17. 10 CFR 72.240 - Conditions for spent fuel storage cask renewal.

    Code of Federal Regulations, 2014 CFR

    2014-01-01

    ... 10 Energy 2 2014-01-01 2014-01-01 false Conditions for spent fuel storage cask renewal. 72.240 Section 72.240 Energy NUCLEAR REGULATORY COMMISSION (CONTINUED) LICENSING REQUIREMENTS FOR THE INDEPENDENT STORAGE OF SPENT NUCLEAR FUEL, HIGH-LEVEL RADIOACTIVE WASTE, AND REACTOR-RELATED GREATER THAN CLASS...

  18. Cdk5 promotes synaptogenesis by regulating the subcellular distribution of the MAGUK family member CASK

    PubMed Central

    Samuels, Benjamin Adam; Hsueh, Yi-Ping; Shu, Tianzhi; Liang, Haoya; Tseng, Huang-Chun; Hong, Chen-Jei; Su, Susan C; Volker, Janet; Neve, Rachael L; Yue, David T; Tsai, Li-Huei

    2007-01-01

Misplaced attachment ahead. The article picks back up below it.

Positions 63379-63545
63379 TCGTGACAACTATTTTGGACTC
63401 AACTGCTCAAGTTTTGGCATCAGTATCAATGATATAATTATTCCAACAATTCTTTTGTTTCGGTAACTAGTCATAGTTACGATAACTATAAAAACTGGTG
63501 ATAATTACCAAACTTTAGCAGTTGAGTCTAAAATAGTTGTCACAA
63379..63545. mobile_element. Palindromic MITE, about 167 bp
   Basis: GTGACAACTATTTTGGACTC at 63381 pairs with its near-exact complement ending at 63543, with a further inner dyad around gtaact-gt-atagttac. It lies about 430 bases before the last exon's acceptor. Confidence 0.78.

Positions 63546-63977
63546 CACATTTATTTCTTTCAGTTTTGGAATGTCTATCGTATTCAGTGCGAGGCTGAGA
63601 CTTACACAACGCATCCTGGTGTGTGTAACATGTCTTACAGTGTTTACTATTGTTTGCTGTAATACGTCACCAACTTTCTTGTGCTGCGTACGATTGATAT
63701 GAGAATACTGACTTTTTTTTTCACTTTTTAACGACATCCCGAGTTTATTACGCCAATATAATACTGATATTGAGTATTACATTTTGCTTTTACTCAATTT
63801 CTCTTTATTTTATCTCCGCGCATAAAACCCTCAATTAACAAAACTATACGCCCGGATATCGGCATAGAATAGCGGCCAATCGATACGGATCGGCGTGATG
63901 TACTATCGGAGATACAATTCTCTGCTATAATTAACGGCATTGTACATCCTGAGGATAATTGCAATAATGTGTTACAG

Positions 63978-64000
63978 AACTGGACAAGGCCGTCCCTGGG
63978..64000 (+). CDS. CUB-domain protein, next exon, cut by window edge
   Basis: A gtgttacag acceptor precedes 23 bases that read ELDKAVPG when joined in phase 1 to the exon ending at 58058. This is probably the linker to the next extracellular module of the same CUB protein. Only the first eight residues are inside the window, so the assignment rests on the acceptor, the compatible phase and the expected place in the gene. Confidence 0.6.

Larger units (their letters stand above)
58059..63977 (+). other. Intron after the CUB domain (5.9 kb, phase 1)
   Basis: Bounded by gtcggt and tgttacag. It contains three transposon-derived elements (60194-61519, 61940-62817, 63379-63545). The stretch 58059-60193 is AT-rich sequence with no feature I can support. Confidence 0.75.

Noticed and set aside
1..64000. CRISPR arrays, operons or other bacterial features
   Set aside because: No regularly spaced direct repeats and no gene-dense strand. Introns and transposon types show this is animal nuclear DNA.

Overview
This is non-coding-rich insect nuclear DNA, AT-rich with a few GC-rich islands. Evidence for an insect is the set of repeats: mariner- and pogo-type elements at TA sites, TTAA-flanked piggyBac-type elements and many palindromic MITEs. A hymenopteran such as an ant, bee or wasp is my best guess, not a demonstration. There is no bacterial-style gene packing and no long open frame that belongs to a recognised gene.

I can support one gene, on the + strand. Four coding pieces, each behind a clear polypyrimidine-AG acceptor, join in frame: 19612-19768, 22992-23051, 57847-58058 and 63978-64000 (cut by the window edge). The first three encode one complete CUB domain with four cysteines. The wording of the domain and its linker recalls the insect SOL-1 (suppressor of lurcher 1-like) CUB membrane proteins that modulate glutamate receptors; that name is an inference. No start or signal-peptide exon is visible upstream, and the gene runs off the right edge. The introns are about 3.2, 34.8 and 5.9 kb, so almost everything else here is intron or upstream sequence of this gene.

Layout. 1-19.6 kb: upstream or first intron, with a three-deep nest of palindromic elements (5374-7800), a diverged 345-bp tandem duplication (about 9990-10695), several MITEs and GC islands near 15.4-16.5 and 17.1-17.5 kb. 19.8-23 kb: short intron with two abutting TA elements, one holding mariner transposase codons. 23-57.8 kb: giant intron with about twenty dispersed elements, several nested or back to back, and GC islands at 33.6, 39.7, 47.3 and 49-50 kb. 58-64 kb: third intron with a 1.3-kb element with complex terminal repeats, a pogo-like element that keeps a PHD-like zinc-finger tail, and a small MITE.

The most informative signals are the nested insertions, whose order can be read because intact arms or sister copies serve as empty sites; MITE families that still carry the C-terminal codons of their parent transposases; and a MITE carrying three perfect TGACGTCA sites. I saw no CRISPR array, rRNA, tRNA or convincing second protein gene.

Synaptogenesis is a highly regulated process that underlies formation of neural circuitry. Considerable work has demonstrated the capability of some adhesion molecules, such as SynCAM and Neurexins/Neuroligins, to induce synapse formation in vitro. Furthermore, Cdk5 gain-of-function results in an increased number of synapses in vivo. To gain a better understanding of how Cdk5 might promote synaptogenesis, we investigated potential crosstalk between Cdk5 and the cascade of events mediated by synapse-inducing proteins. One protein recruited to developing terminals by SynCAM and Neurexins/Neuroligins is the MAGUK family member CASK. We found that Cdk5 phosphorylates and regulates CASK distribution to membranes. In the absence of Cdk5-dependent phosphorylation, CASK is not recruited to developing synapses and thus fails to interact with essential presynaptic components. Functional consequences include alterations in calcium influx. Mechanistically, Cdk5 regulates the interaction between CASK and liprin-α. These results provide a molecular explanation of how Cdk5 can promote synaptogenesis. PMID:18054859